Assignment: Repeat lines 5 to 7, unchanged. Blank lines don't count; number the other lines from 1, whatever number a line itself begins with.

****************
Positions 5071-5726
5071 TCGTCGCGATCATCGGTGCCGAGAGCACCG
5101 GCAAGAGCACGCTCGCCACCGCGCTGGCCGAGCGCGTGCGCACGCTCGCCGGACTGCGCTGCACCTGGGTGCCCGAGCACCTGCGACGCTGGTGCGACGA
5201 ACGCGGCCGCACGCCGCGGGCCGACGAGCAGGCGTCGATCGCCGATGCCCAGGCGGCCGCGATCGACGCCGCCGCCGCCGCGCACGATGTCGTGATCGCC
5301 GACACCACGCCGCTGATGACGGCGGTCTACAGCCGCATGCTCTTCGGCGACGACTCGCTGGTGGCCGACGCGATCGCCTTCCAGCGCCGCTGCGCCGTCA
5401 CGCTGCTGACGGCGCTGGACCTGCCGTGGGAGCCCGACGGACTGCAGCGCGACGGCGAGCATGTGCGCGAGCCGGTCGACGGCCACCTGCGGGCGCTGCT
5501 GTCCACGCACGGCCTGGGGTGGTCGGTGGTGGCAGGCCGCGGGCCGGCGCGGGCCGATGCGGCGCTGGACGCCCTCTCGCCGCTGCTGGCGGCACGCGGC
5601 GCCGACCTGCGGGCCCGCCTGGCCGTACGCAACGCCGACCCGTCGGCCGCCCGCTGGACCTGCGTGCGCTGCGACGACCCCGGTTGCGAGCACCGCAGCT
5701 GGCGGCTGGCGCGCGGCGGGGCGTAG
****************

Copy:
5301 GACACCACGCCGCTGATGACGGCGGTCTACAGCCGCATGCTCTTCGGCGACGACTCGCTGGTGGCCGACGCGATCGCCTTCCAGCGCCGCTGCGCCGTCA
5401 CGCTGCTGACGGCGCTGGACCTGCCGTGGGAGCCCGACGGACTGCAGCGCGACGGCGAGCATGTGCGCGAGCCGGTCGACGGCCACCTGCGGGCGCTGCT
5501 GTCCACGCACGGCCTGGGGTGGTCGGTGGTGGCAGGCCGCGGGCCGGCGCGGGCCGATGCGGCGCTGGACGCCCTCTCGCCGCTGCTGGCGGCACGCGGC